Since Dickenson County does not have a middle school, we will spend time discussing the advantages of a middle school and middle school programming while providing for the academic and social needs of middle school students. With the architects and stakeholders, we will plan meetings to discuss what learning and instruction will look in a 21st century middle school.
Q10: I do understand that Sandlick Elem, the buildings at Haysi high school, Ervinton High School and Clinchco Elem (if the ring wall is not built and consolidated with sandlick) will demolished. What will happen to the main buildings at Haysi and Clintwood High School?What will become of the old high schools? Will they be torn down? If not there is no need to consolidate. The county can’t afford to keep them up.
A10: You are correct that Sandlick Elementary, the buildings at Haysi High School, Ervinton High School, and Clinchco Elementary will have to be demolished. The main building at Haysi and Clintwood High School will be returned to the County.
A11: Perhaps the best way to answer this question is with a visual representation. Click here to view a map showing the approximate geographic center side-by-side with the approximate Rose Ridge site. You will notice that the points are actually quite close. The approximate distance between the 2 points is about 5 miles in driving distance and much less, approximately 2 miles, as 'the crow flies'. Perhaps even more importantly, the Rose Ridge site is very close to the population center of the county as well.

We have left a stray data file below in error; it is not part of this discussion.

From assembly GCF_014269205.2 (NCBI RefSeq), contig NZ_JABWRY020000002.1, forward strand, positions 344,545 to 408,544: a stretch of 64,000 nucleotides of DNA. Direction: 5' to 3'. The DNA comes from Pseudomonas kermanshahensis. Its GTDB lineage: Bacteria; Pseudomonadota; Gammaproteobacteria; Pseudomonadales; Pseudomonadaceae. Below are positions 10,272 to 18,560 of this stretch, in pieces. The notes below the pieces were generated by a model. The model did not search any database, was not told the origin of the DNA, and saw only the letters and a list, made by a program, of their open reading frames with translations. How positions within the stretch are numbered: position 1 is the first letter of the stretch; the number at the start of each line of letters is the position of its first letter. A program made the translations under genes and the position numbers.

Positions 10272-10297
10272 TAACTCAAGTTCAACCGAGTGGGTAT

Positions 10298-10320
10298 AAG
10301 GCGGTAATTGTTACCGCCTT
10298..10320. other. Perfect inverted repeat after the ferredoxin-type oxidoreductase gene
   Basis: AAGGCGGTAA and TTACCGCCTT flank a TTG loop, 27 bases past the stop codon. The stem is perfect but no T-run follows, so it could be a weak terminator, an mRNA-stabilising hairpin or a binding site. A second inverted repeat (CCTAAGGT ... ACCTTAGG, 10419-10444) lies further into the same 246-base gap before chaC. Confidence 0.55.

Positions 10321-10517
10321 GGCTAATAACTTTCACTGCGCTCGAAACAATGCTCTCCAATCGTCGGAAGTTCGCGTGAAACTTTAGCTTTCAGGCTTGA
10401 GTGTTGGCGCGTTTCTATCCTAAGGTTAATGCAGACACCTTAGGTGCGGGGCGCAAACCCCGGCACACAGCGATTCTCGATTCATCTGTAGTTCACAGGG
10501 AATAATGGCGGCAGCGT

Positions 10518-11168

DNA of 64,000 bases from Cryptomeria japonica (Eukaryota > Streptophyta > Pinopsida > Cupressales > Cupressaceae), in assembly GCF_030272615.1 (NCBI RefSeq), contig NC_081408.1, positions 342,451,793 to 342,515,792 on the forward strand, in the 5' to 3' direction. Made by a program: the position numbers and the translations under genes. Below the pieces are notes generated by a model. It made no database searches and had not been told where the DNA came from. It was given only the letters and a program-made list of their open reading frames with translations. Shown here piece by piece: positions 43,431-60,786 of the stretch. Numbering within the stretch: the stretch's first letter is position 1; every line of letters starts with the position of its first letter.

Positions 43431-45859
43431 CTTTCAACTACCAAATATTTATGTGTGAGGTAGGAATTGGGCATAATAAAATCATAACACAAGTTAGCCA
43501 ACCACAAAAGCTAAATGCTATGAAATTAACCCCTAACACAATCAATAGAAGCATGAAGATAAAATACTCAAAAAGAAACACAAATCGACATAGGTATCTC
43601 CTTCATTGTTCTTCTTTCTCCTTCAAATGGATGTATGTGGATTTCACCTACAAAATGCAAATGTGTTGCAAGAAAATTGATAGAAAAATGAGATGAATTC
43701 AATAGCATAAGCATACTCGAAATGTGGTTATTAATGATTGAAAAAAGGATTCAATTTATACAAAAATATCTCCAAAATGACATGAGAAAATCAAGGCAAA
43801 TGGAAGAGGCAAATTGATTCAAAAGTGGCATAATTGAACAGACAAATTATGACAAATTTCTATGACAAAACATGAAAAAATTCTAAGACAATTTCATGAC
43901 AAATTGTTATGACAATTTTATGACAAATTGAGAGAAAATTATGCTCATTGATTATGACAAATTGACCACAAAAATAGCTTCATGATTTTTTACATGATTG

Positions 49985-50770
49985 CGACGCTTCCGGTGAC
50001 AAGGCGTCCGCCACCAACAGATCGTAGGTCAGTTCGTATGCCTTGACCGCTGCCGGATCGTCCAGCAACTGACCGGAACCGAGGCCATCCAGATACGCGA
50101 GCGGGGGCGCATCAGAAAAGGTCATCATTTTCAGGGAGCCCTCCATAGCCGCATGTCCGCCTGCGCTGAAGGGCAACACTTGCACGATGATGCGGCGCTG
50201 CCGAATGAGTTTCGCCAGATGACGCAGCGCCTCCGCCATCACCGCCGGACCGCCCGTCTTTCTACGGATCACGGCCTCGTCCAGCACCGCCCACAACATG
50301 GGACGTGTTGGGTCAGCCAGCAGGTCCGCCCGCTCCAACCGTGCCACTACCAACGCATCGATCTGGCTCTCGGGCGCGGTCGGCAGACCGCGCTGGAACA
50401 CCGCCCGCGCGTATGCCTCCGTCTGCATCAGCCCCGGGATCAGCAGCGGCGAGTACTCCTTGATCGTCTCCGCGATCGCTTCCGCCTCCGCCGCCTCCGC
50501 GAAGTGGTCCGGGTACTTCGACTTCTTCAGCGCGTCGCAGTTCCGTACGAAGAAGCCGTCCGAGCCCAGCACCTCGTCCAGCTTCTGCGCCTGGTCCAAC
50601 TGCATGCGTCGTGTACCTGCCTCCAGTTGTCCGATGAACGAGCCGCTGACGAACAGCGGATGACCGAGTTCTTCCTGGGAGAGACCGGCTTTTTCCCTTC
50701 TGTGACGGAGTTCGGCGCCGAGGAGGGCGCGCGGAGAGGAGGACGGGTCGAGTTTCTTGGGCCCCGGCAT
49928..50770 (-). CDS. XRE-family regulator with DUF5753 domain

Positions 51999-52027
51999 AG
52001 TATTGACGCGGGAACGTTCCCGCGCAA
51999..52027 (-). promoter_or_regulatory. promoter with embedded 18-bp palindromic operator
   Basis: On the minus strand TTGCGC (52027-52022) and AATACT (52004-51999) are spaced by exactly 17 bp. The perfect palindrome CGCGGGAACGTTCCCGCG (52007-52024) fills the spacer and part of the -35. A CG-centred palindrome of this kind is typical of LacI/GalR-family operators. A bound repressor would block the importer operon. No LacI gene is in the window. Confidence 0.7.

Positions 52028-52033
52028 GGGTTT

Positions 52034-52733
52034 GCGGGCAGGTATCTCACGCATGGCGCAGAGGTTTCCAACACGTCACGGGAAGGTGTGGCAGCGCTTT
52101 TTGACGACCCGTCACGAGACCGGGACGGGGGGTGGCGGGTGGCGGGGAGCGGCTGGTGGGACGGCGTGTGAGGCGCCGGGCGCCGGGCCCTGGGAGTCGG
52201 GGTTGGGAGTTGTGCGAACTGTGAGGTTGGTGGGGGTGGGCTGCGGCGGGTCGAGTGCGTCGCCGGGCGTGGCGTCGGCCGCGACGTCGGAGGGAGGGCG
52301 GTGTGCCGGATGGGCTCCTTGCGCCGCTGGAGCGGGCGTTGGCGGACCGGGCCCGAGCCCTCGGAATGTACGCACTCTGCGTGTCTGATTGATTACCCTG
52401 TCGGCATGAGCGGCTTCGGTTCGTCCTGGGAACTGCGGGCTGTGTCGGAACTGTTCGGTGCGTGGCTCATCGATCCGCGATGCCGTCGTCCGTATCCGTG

A12: The first choice for the school location was Bise Ridge. As we moved forward, we did title work on the Bise Ridge site which revealed that the owners of the coal had broad rights which included the ability to damage surface structures without being responsible for those damages. The coal owners were not willing to release those rights. Neither Rural Development nor the Corps of Engineers would lend money without a release of those mining rights.
As a result, we were forced to go to our #2 site, the Rose Ridge property. Unlike the Bise Ridge property, the Rose Ridge property has a right of subjacent support, meaning that the mineral owner must leave sufficient coal in place so that the surface structures will not be damaged. We are currently working with coal owners to have them sign a recordable instrument that will state that future mining will be conducted in a manner that avoids damage to any new school facilities.